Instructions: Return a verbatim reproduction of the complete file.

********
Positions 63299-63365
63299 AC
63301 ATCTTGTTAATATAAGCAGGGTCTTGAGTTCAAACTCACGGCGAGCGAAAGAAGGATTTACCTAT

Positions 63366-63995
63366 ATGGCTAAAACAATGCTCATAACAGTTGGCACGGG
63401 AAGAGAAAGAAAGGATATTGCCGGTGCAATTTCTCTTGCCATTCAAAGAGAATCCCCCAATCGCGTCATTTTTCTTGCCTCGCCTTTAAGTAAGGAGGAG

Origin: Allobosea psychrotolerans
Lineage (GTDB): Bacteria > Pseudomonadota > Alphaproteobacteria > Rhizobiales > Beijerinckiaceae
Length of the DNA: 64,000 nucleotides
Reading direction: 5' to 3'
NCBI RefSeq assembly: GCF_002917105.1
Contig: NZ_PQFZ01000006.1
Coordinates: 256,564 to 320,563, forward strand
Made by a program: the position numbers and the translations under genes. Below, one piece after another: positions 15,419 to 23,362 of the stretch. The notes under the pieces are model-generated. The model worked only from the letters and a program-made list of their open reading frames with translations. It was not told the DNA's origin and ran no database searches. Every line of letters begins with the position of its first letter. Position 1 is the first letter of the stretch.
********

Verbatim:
Positions 63299-63365
63299 AC
63301 ATCTTGTTAATATAAGCAGGGTCTTGAGTTCAAACTCACGGCGAGCGAAAGAAGGATTTACCTAT

Positions 63366-63995
63366 ATGGCTAAAACAATGCTCATAACAGTTGGCACGGG
63401 AAGAGAAAGAAAGGATATTGCCGGTGCAATTTCTCTTGCCATTCAAAGAGAATCCCCCAATCGCGTCATTTTTCTTGCCTCGCCTTTAAGTAAGGAGGAG

Origin: Allobosea psychrotolerans
Lineage (GTDB): Bacteria > Pseudomonadota > Alphaproteobacteria > Rhizobiales > Beijerinckiaceae
Length of the DNA: 64,000 nucleotides
Reading direction: 5' to 3'
NCBI RefSeq assembly: GCF_002917105.1
Contig: NZ_PQFZ01000006.1
Coordinates: 256,564 to 320,563, forward strand
Made by a program: the position numbers and the translations under genes. Below, one piece after another: positions 15,419 to 23,362 of the stretch. The notes under the pieces are model-generated. The model worked only from the letters and a program-made list of their open reading frames with translations. It was not told the DNA's origin and ran no database searches. Every line of letters begins with the position of its first letter. Position 1 is the first letter of the stretch.